Streptococcus Agalactiae, a group b streptococcus, causes mastitis in cows but doesn’t affect people, right?

The answer may not be clear-cut, according to information submitted to NMC, formerly the National Mastitis Council.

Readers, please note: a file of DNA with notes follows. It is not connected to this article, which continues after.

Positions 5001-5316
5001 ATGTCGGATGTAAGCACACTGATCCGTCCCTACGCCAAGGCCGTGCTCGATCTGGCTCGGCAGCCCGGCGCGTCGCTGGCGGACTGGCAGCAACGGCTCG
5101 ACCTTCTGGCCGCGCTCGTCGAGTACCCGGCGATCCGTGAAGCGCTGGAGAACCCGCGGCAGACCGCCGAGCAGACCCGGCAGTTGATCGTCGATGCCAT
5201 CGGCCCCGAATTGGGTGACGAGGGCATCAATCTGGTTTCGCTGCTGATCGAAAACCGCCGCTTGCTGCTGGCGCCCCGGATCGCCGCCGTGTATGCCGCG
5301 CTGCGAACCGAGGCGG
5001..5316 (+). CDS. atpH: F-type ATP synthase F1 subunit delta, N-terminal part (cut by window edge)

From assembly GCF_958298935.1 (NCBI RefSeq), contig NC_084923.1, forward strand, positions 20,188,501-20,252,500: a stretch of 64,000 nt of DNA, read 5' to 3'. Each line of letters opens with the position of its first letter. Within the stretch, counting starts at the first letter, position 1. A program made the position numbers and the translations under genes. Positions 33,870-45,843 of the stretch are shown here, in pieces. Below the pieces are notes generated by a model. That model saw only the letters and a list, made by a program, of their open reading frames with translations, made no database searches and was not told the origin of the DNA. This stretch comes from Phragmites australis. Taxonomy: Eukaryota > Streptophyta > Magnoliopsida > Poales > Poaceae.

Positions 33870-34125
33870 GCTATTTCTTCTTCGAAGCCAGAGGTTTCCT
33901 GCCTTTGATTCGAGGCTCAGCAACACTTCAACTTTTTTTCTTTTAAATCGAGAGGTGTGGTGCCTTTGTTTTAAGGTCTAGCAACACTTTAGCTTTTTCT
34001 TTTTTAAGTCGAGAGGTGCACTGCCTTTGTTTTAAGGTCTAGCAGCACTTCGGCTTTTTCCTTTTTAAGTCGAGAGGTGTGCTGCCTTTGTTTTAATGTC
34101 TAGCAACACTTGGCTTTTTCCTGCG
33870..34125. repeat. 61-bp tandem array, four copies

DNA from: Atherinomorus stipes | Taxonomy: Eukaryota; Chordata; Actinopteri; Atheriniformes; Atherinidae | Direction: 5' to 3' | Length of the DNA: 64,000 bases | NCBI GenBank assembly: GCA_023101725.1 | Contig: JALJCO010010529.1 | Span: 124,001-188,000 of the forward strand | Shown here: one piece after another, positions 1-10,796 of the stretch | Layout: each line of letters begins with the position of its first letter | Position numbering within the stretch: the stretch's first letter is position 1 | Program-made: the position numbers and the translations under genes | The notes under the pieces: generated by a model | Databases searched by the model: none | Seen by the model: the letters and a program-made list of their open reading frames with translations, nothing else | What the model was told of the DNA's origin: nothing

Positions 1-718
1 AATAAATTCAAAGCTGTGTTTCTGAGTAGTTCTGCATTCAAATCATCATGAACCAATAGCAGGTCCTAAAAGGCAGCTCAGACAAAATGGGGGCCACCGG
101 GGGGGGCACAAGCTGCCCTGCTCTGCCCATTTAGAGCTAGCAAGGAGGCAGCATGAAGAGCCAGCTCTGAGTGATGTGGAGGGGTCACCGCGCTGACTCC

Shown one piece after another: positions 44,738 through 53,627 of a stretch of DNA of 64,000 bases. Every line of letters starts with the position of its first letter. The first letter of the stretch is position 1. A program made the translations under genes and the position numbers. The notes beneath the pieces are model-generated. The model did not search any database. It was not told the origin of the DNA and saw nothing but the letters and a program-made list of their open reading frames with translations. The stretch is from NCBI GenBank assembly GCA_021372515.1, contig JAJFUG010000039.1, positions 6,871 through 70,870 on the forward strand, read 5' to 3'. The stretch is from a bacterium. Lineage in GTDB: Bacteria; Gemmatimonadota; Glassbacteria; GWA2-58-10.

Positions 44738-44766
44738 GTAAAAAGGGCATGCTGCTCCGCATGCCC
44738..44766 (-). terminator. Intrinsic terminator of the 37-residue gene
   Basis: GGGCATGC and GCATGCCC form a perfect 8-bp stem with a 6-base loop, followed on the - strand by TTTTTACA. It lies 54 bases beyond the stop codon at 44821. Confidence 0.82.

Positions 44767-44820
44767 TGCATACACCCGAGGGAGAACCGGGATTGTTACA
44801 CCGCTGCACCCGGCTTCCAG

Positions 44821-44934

Researchers from the United Kingdom — and reported in the Journal of Clinical Microbiology — have found the type of Group B streptococcus that causes infection in three out of 1,000 newborn babies is very likely a strain that is derived from mastitis in dairy cows. They think the leap occurred about 30 years ago and researchers have no idea why it happened. However, this finding re-emphasizes the need to control Strep ag as part of your milk-quality program.